|Birth Day:||December 18, 1863|
|Death Date:||Jun 28, 1914 (age 50)|
|Birth Place:||Graz, Austria|
|#1||Archduke Otto of Austria||Brother||N/A||N/A||N/A|
|#2||Rudolf, Crown Prince of Austria||Cousin||N/A||N/A||N/A|
|#3||Princess Sophie of Hohenberg||Daughter||N/A||N/A||N/A|
|#4||Archduke Karl Ludwig of Austria||Father||N/A||N/A||N/A|
|#5||Princess Maria Annunciata of Bourbon-Two Sicilies||Mother||N/A||N/A||N/A|
|#6||Charles I of Austria||Nephew||$1 Million - $2 Million (Approx.)||N/A||34||Historical Personalities|
|#7||Maximilian, Duke of Hohenberg||Son||N/A||N/A||N/A|
|#8||Prince Ernst of Hohenberg||Son||N/A||N/A||N/A|
|#9||Sophie, Duchess of Hohenberg||Spouse||$1 Million - $2 Million (Approx.)||N/A||46||Duchess|
|#10||Franz Joseph I of Austria||Uncle||N/A||N/A||N/A|
|#11||Maximilian I of Mexico||Uncle||N/A||N/A||N/A|
|#12||Franz Ferdinand Prinz von Hohenberg||N/A||N/A||N/A|
|#13||stillborn son von Hohenberg||N/A||N/A||N/A|
As per our current Database, Franz Ferdinand died on Jun 28, 1914 (age 50).
|Height||Weight||Hair Colour||Eye Colour||Blood Type||Tattoo(s)|
His cousin committed suicide and his father died of typhoid fever. This put him next in line for the Austrian throne.
Franz Ferdinand was born in Graz, Austria, the eldest son of Archduke Karl Ludwig of Austria (the younger brother of Franz Joseph and Maximilian) and of his second wife, Princess Maria Annunciata of Bourbon-Two Sicilies. In 1875, when he was eleven years old, his cousin Francis V, Duke of Modena died, naming Franz Ferdinand his heir on condition that he add the name "Este" to his own. Franz Ferdinand thus became one of the wealthiest men in Austria.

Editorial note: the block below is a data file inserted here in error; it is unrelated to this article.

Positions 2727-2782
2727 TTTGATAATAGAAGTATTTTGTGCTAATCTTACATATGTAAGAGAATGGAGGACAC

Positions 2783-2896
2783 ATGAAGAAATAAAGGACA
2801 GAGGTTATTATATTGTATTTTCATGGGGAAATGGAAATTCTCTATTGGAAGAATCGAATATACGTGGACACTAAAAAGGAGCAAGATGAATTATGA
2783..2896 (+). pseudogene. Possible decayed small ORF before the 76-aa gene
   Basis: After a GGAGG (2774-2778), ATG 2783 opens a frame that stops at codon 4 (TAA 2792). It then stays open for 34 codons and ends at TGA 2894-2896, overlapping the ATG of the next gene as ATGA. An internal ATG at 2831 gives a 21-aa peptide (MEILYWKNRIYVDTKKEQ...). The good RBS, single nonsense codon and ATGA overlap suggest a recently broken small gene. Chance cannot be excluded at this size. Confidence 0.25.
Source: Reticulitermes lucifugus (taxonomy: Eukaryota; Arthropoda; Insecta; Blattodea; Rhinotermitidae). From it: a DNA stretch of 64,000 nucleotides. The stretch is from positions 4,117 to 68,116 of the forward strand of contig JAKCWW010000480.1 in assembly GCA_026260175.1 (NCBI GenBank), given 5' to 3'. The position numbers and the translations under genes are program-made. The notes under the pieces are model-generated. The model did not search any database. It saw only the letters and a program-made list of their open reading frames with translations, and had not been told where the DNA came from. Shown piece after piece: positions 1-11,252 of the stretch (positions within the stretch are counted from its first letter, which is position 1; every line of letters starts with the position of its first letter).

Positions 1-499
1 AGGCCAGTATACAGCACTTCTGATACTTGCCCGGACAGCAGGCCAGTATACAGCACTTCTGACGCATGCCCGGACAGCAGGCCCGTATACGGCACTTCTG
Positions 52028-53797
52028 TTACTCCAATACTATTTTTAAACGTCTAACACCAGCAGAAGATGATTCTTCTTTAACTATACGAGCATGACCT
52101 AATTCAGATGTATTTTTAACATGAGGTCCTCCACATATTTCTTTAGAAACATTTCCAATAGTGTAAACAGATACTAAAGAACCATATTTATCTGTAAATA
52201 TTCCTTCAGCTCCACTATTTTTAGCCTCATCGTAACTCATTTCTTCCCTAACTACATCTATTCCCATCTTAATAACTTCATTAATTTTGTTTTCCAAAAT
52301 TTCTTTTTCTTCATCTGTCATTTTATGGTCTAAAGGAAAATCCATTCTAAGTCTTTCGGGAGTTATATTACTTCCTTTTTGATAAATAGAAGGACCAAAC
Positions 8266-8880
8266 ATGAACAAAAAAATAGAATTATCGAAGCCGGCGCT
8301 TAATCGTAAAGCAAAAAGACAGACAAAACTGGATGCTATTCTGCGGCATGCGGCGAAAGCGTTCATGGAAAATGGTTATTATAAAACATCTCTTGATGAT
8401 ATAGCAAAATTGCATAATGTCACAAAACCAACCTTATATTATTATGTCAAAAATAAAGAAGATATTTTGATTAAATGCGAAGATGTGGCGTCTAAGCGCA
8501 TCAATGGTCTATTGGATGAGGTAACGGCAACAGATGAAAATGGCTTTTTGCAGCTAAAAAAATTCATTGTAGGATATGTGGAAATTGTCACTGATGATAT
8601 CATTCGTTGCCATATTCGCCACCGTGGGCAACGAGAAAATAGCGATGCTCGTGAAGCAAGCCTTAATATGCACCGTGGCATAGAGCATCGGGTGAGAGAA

In 1889, Franz Ferdinand's life changed dramatically. His cousin Crown Prince Rudolf committed suicide at his hunting lodge in Mayerling. This left Franz Ferdinand's father, Karl Ludwig, as first in line to the throne. Karl Ludwig died of typhoid fever in 1896. Henceforth, Franz Ferdinand was groomed to succeed to the throne.
Despite this burden, he did manage to find time for travel and personal pursuits, such as his circumnavigation of the world between 1892 and 1893. After visiting India he spent time hunting kangaroos and emus in Australia in 1893, then travelled on to Nouméa, New Hebrides, Solomon Islands, New Guinea, Sarawak, Hong Kong and Japan. After sailing across the Pacific on the RMS Empress of China from Yokohama to Vancouver he crossed the United States and returned to Europe.
In 1894 Franz Ferdinand met Countess Sophie Chotek, a lady-in-waiting to Archduchess Isabella, wife of Archduke Friedrich, Duke of Teschen. Franz began to visit Archduke Friedrich's villa in Pressburg (now Bratislava), and in turn Sophie wrote to Franz Ferdinand during his convalescence from tuberculosis on the island of Lošinj in the Adriatic. They kept their relationship a secret, until it was discovered by Isabella herself.